The facts and figures of wardrobe design

For those who love to shop for clothes, wardrobe space seems to be never enough. Here are all the facts and figures you'll need to design a wardrobe that stores everything neatly. Good organisation makes it easy to access your clothes and accessories, too!

walk-in wardrobe, wardrobe, closet

Design: The Scientist


​- A 1-metre long rail can hold up to 25 blouses, shirts, dresses and skirts (provide 4cm per item of clothing)

- For dresses, allow a 1.5m-1.8metre vertical allowance

- For unfolded trousers and long skirts, allow a 1.2metre minimum hanging height

- For shirts, allow a 90cm minimum hanging height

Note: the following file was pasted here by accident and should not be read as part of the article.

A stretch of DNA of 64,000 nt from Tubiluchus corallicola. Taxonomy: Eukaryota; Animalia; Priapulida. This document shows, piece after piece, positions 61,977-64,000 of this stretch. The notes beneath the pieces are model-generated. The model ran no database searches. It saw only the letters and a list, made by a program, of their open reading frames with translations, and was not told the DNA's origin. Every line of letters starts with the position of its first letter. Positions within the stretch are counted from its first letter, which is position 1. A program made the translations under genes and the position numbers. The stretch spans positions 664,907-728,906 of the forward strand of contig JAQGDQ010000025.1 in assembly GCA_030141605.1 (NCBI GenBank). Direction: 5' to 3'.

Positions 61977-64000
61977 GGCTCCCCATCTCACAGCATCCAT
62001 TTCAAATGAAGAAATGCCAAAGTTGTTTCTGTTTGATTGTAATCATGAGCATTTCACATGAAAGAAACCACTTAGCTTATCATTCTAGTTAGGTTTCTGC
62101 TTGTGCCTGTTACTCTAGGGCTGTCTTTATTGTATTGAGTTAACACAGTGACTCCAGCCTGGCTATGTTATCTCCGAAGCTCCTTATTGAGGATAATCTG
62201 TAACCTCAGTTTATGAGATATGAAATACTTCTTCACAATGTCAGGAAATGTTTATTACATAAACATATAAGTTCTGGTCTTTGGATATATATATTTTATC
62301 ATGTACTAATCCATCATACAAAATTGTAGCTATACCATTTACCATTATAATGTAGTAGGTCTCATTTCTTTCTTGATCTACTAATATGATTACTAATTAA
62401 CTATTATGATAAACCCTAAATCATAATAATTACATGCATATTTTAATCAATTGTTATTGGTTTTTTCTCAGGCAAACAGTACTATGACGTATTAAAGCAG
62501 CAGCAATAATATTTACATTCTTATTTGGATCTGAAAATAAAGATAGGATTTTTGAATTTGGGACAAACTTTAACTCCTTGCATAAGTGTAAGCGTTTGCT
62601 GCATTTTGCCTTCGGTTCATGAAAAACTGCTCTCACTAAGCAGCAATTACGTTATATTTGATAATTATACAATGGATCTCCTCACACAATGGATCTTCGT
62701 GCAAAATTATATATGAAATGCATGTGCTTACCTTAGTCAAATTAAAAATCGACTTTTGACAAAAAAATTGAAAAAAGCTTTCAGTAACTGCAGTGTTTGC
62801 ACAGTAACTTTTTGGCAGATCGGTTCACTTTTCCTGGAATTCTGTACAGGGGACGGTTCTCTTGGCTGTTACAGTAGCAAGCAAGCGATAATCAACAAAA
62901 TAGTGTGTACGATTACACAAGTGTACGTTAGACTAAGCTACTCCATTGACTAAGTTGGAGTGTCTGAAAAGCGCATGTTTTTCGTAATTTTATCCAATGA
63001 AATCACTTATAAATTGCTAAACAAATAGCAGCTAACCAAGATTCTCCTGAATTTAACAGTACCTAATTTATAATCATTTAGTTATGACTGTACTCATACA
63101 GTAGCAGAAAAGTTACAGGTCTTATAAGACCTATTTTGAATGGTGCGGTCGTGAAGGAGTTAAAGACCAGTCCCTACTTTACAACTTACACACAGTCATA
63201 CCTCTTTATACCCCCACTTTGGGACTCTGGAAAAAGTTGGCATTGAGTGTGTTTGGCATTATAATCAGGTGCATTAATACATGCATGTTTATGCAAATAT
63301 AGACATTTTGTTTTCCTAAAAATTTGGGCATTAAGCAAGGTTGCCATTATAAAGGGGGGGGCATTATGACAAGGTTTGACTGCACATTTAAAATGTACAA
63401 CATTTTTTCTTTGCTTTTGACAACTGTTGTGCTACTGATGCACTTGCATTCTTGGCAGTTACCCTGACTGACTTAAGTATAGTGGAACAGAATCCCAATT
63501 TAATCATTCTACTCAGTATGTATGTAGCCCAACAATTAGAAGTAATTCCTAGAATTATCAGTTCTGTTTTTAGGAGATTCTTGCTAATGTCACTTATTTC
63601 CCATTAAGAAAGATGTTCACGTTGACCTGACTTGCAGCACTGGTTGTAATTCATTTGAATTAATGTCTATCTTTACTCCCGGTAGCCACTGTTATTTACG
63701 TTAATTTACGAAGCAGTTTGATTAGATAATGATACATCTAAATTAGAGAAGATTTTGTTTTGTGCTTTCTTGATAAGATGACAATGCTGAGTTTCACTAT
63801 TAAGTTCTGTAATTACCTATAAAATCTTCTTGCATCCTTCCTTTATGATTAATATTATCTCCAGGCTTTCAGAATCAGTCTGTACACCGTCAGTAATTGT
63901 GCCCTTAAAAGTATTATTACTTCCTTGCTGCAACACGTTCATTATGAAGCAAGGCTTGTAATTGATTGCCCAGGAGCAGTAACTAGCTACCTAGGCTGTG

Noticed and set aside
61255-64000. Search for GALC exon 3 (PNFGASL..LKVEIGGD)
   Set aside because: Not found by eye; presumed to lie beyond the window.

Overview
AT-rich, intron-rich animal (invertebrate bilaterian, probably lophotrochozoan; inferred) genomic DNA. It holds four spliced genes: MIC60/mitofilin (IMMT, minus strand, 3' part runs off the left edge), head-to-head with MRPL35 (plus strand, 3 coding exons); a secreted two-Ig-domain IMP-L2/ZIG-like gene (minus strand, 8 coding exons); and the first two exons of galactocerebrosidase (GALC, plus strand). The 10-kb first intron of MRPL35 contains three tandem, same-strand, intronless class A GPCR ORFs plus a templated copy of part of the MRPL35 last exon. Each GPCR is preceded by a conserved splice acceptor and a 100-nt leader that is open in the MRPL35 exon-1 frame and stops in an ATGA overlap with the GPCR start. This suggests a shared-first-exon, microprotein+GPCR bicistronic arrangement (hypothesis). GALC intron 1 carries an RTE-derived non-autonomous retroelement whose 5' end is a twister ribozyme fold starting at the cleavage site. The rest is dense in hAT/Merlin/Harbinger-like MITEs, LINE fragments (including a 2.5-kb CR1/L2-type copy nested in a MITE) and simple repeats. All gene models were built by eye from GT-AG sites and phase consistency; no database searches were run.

- Place folded clothes such as T-shirts, sweaters and jeans on shelves with a depth of 35cm so you don't have to reach too far in to retrieve them

- Stack a maximum of five to seven folded items so you can easily reach the bottom items

- A typical closet depth is 60cm



- The standard depth of a hinged-door wardrobe is 58.8cm, with the maximum width of the door itself at 60cm, so there isn't too much stress on the hinge

- Sliding doors require a wardrobe depth of 65cm, so there is a space buffer between the clothes and the door. But your door can go up to 120cm wide. Remember that wide sliding doors can limit the accessible sections of the wardrobe. When one door is open, the other part of the wardrobe would be inaccessible. Large doors are also heavier to move.

Information from Ewins, Sincero, and Ikea